A team of Washington University in St. Louis engineers and physicians is combining areas of expertise to prevent hospitalized patients from deteriorating while in the hospital and from being readmitted soon after discharge.
Nearly 20 percent of hospital patients are readmitted within 30 days of discharge, a $15 billion problem for both patients and the health-care system. Under the Affordable Care Act, Medicare is reducing its payments to hospitals with excessive readmission rates.
Yixin Chen, PhD, associate professor of computer science & engineering in the School of Engineering & Applied Science, has received a $718,042 grant from the National Science Foundation to mine data from hospital records to improve an early warning system that has been tested at Barnes-Jewish Hospital for several years. He is collaborating with Chenyang Lu, PhD, professor of computer science & engineering; Thomas Bailey, MD, and Marin Kollef, MD, both professors of medicine at the School of Medicine.
With the funding, Chen and his colleagues will develop a large database gathering data from various sources, including 34 vital signs, from routine clinical processes, real-time bedside monitoring and existing electronic data sources from patients in general wards at Barnes-Jewish Hospital. Then they will develop algorithms that will mine and analyze the data looking for any signs of potential deterioration or life-threatening event in a patient, such as a heart attack, stroke or septic shock.
First, they will apply their algorithms to the patient data, such as blood pressure, heart rate and oxygen saturation, to identify patients at high-risk for their condition to worsen. Those identified as being at risk will then be attached to a commercial sensor that provides data on vital signs every minute, then transmits the data wirelessly to a server, where a second algorithm will analyze it to predict deterioration. The system will also provide an alert to physicians on the patients' deteriorating condition with an explanation of the cause and suggest possible interventions.
"Our algorithms can detect potential deterioration by finding hidden patterns in large amounts of data," Chen says. "These hidden patterns are hard to be detected manually."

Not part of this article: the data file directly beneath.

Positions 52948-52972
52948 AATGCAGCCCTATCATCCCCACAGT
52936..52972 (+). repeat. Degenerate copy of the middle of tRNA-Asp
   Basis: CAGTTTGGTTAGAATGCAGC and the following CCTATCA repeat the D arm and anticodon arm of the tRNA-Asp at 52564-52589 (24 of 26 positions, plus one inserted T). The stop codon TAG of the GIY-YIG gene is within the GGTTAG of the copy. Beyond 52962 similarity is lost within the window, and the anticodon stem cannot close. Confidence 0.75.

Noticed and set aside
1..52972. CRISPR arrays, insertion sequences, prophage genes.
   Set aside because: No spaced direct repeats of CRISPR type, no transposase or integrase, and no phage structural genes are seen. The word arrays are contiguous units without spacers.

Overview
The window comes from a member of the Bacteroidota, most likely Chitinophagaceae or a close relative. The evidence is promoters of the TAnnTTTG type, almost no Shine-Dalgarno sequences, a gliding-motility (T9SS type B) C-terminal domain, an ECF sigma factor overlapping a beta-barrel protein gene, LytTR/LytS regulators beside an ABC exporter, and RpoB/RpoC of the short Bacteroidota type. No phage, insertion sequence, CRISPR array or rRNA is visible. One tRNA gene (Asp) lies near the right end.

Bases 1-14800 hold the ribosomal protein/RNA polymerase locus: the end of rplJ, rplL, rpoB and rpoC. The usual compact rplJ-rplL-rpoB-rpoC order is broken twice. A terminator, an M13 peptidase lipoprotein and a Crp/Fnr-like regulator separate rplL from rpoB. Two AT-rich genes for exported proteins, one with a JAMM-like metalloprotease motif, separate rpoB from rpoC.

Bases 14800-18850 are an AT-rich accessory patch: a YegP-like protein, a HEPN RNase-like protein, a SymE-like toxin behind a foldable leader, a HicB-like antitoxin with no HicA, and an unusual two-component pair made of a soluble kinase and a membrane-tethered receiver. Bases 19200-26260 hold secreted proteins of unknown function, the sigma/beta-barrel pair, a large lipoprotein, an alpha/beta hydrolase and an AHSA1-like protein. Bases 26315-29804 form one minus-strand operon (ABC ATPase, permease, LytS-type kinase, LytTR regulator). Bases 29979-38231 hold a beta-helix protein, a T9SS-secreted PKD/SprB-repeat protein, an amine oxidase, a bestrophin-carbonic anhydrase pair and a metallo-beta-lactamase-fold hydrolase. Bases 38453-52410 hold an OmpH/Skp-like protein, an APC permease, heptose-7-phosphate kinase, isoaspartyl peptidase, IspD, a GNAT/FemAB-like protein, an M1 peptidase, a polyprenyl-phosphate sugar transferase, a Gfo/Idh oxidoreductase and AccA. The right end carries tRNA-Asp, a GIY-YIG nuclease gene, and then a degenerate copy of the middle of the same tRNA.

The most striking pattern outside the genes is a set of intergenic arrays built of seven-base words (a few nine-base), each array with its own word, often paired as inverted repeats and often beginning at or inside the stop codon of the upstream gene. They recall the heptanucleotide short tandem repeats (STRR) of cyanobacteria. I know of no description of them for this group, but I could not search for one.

Although early warning systems exist, Chen says they are inadequate because they require monitoring by overburdened clinical staff. But the team's early warning system would not require any additional work by patient-care staff because it uses existing data, Kollef says. Kollef and Bailey have been working on such a system for about eight years in response to a mandate by the Institute for Healthcare Improvement that hospitals reduce cardiac arrests and other sudden, life-threatening events in patients on general medical floors by implementing a system of Rapid Response Teams. Because they wanted to expand the early warning system and make improvements, they brought in Chen and Lu for their engineering expertise.
"Being physicians, this is something for which we need a lot of support from the Engineering school," Kollef says. "It's a nice example of taking the clinical side and the engineering side and bringing them together to come up with a solution for a problem that hasn't had a good solution in the past."
Together, they plan to conduct a clinical study to evaluate the proposed system with the goal of using the technology in clinical practice to reduce patient mortality rates and hospital readmissions as well as to improve administration of the U.S. health-care system.
Chen says the data will be kept secure through the hospital's security standards and through a secure VPN connection with state-of-the-art encryption. No personal information will be included with the data.
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